1 The example of an owner (or patron) signing their name in connection with a work of art has also been seen in later medieval art. An early 14th c manuscript (Oxford, Bodleian Library, MS selden supra 38) has an inscription which could be interpreted as an indication of the artist, but is certainly the name of a later owner (since it is written in a 15th c hand): “Jehan Raynzford me deit.”
2 Stokstad, Art History (Upper Saddle River, New Jersey: Prentice Hall, 2011), 478.
3 Ibid., 487.
I agree. The stylised flames of fire, explained as representing Hildegard's vision, may in fact have been something totally different.
Just one example will do. Medieval artists used to depict Moses with horns – a very bizarre image. But in Hebrew, keren can mean either ray or horn. They just mis-translated the word.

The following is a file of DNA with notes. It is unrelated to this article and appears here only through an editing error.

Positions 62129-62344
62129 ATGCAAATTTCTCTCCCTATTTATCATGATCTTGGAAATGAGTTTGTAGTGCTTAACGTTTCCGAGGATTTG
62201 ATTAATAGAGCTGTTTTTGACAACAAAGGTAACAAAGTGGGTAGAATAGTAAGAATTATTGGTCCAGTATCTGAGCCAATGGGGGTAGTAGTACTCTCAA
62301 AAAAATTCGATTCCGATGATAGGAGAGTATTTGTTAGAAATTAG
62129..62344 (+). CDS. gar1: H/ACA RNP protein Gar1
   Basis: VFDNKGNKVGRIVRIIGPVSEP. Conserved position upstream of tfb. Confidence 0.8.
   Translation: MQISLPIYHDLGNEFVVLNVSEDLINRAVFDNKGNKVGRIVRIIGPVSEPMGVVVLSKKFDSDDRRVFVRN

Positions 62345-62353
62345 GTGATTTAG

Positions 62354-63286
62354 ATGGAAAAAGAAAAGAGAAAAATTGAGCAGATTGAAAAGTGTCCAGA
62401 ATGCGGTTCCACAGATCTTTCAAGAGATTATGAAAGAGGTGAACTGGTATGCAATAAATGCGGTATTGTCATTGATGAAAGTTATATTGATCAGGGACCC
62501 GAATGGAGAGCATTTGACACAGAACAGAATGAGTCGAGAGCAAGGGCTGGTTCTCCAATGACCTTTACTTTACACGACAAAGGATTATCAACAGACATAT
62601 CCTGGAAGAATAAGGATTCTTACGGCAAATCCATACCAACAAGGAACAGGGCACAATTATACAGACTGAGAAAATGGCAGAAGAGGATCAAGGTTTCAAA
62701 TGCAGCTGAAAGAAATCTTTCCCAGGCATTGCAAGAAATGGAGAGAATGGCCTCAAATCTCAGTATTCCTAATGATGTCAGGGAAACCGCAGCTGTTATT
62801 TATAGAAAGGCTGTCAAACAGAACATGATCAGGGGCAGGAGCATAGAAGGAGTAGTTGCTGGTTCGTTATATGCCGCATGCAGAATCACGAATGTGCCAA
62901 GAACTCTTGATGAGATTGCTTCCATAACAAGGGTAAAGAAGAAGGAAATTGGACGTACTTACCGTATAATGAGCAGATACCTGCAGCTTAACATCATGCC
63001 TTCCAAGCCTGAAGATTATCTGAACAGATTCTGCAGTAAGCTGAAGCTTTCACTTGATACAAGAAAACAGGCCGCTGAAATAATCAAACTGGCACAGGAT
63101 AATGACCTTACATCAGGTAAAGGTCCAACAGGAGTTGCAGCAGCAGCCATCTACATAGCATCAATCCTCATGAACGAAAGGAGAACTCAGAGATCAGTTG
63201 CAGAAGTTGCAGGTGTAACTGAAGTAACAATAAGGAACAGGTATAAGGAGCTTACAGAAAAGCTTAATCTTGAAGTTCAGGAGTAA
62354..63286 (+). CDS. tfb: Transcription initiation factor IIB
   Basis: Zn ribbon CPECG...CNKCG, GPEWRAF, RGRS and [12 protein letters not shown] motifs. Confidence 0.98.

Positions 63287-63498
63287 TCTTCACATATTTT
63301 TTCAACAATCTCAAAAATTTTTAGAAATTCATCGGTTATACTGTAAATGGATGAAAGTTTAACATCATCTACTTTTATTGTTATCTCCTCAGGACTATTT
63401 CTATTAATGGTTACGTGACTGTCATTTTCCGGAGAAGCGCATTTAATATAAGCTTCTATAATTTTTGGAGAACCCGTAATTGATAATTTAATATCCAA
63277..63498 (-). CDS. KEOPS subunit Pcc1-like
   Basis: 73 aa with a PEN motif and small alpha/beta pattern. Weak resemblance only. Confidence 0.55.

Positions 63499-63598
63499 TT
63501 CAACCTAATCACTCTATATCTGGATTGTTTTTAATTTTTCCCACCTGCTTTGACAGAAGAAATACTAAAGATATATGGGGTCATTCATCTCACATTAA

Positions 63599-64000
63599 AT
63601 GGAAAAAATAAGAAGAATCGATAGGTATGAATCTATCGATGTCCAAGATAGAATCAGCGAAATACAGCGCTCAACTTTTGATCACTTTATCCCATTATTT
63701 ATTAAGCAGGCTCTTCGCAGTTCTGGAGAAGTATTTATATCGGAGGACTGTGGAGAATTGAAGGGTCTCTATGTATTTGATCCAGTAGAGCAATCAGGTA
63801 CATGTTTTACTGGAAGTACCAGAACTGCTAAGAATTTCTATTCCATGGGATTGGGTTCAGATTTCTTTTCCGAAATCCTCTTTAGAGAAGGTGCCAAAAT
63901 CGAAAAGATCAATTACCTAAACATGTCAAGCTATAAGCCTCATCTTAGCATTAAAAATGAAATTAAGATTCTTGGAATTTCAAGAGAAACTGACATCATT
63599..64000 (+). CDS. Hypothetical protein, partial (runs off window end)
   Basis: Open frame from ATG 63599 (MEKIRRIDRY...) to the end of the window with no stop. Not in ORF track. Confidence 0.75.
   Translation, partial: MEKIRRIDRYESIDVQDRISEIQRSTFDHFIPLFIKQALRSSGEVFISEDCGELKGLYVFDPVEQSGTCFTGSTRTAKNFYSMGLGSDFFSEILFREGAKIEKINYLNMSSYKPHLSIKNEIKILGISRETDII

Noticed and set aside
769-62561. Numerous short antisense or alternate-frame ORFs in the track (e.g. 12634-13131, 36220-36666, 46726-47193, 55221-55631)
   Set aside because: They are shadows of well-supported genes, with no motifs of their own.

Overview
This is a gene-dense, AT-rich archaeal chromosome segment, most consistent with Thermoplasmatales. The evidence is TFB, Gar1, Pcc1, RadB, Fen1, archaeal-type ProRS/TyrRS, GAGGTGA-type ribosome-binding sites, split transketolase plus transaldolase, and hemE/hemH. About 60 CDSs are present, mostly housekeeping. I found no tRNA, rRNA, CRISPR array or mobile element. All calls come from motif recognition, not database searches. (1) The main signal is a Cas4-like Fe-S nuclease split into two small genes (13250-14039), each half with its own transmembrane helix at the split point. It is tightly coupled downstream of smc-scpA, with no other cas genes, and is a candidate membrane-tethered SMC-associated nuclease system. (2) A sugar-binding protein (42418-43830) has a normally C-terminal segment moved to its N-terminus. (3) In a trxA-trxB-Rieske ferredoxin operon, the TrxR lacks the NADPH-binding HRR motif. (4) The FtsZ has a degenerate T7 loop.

My students will be very happy if Gislebertus isn't the artist. That's one less artist's name to remember for slide identifications!
The theory about Gislebertus (love that name almost as much as Theodechilde) being the patron rather than the artist sounds likely. As a precedent, the inscription on the Pantheon in Rome says, "Marcus Agrippa…built it." Of course it means he was the patron, not the contractor.
Consider my mind blown.
It is always "shocking" when the traditional cannon is questioned but it make logical sense that Gislebertus would/could be a patron rather than artist.
This scenario always begs the question "why hasn't anyone thought of that before?" and that is always fun in Art History.
Thanks for the comments! Hels, I actually didn't mean to imply that the stylized flames/tentacles might be something else other than a fire or vision (I've never considered the possibility of a mistranslation or anything along those lines), but that is an interesting thought!